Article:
Russia, on the other hand, is quick to accuse Georgia of enthusiastically aiding the Chechens, letting guerrillas hide there and permitting arms and equipment to transit the rugged frontier. Earlier this month, Moscow advised its citizens to leave Georgia on the grounds that the Chechens, given free rein on Georgian territory, were planning terror attacks. Russia says at least 500 Chechen guerrillas have fled to Georgia to escape airstrikes and combat.
For Georgia, there is almost no way to escape being touched by the Chechnya war. Taking the Russian side means offending its own ethnic Chechens, thousands of whom live in pastoral border villages like Omalo. Offending Russia invites retaliation--the government of Prime Minister Vladimir Putin already has ended visa-free travel for Georgians into Russia as punishment for alleged Georgian help for Chechnya.
So Georgia tiptoes. It is not the welcoming oasis for Chechens that the Russians claim, but neither is it absolutely free of guerrilla infiltration.
Bilal and other ethnic Chechens in Georgia complain that border guards stop men from coming in, but that with connections or bribes, hurdles can be overcome. In any case, the dangers of crossing into Georgia were far less for Bilal than the bombing on the front. "After a 500-pound bomb lands next to your trench, bullets are like flies," said Bilal, a native of Georgia.
In Tbilisi, the Georgian capital, young Chechen men work to find ways to deliver medicines and arms to Chechnya. With satellite phones at the ready, they arrange supply trips over the mountainous frontier. Bela, a former rap singer turned guerrilla fighter, rested at a Chechen hideout after leaving Chechnya two weeks ago. He sat among militants alternately plotting a return to Chechnya, watching kung fu movies and making plans for an album of Chechen folk tunes set to a contemporary beat. He and the others said more Chechens are willing to fight than there are weapons to arm them. "Unemployment is an ally," said one of the militants.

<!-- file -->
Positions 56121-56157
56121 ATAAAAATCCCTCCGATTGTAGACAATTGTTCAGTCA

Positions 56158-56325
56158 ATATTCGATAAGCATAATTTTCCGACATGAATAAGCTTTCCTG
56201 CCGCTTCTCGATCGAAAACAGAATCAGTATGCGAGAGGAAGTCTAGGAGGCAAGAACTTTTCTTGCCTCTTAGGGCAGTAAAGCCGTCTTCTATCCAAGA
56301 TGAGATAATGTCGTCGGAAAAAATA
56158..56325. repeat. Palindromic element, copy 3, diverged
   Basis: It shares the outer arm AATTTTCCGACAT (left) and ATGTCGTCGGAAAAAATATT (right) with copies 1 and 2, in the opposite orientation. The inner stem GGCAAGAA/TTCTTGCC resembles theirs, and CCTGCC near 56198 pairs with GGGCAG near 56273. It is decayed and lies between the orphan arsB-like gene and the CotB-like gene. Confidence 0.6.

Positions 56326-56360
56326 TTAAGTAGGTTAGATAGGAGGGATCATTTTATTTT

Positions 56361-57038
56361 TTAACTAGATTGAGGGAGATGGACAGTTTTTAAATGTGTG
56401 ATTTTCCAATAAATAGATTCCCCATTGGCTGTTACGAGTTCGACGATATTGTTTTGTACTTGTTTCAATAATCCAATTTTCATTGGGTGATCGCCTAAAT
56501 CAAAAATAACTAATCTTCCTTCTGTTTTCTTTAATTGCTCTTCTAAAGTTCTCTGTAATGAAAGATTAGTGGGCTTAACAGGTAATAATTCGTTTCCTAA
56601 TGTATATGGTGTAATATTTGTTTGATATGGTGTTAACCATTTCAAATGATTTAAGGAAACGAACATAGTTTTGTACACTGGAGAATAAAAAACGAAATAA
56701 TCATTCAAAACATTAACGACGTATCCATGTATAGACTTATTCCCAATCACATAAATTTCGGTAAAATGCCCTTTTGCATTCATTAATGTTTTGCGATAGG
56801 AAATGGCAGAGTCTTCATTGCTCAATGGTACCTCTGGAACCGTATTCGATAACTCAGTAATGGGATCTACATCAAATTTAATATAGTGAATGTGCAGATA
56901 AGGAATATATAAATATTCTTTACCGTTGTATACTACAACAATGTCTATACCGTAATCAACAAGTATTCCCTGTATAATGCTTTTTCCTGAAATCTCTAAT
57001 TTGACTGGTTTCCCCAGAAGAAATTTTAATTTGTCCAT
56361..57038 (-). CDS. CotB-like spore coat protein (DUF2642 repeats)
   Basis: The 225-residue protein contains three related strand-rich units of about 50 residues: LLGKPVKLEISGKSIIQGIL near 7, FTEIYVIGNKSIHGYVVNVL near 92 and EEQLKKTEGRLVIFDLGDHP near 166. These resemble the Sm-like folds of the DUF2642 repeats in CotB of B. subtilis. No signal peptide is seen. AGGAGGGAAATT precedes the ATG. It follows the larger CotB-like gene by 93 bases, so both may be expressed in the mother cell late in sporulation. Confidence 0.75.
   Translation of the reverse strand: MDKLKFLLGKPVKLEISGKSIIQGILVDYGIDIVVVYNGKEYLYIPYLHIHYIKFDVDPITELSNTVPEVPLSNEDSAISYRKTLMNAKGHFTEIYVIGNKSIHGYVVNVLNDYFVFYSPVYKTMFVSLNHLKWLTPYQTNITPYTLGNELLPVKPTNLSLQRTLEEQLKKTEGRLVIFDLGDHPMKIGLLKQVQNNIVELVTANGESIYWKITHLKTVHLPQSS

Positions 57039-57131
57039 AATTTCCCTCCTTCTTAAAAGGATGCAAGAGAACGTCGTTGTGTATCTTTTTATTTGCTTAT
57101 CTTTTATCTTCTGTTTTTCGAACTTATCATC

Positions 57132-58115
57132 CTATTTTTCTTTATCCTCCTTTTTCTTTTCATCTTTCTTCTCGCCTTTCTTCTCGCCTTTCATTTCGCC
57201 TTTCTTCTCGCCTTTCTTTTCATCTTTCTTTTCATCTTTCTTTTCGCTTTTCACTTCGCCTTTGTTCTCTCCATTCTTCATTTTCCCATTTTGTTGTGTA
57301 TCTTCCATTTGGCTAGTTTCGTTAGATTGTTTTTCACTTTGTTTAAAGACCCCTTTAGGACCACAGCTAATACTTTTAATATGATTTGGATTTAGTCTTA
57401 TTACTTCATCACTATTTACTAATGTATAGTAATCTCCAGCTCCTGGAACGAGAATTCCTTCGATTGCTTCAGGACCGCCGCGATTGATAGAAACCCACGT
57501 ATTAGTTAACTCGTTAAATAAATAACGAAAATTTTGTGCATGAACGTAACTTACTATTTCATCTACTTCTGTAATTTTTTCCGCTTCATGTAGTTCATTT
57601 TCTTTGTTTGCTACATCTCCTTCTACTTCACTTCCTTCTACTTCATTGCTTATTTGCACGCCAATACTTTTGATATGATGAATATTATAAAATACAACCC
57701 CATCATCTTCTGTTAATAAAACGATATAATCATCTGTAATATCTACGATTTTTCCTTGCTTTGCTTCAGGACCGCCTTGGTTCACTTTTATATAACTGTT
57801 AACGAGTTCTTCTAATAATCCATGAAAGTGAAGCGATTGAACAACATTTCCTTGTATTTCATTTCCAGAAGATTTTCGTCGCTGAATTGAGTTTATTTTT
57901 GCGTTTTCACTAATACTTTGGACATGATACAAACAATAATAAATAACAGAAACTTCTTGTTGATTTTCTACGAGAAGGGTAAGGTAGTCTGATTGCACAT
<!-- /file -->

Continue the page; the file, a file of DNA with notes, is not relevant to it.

Georgia hosts a small number of refugees from Chechnya. Numbers vary--from the 1,700 claimed by Tbilisi to the 4,000 quoted by Russians. By way of comparison, more than 250,000 Chechens have fled to Ingushetia, west of Chechnya.
The passage to Georgia is precarious. Russian jets bomb the roads, Chechen refugees say, and men are turned back, leaving families to fend for themselves in impoverished Georgia. To evade bribe-hungry guards, men sometimes risk frostbite to cross the high mountains that separate Georgia from Russia along much of the border. "We had to walk and walk. Two boys got frostbite," said Umar, a refugee from a village south of Grozny, the besieged Chechen capital. "Still, we had to take the risk. We had a cellar where a drunk couldn't hide from his wife, much less a place where a family can hide from a bomb."
Some refugees are housed in abandoned buildings along the frontier. Others take refuge with relatives. They receive meager handouts from the U.N. High Commissioner for Refugees. Georgian clinics supply medicines.
"More would come, but they think there is little help here if they don't have relatives," said Umar, who at one point trekked back into Chechnya to sell his car to get money to buy food. But he couldn't sell it. "Who wants a car now? It's useless when the roads are dangerous."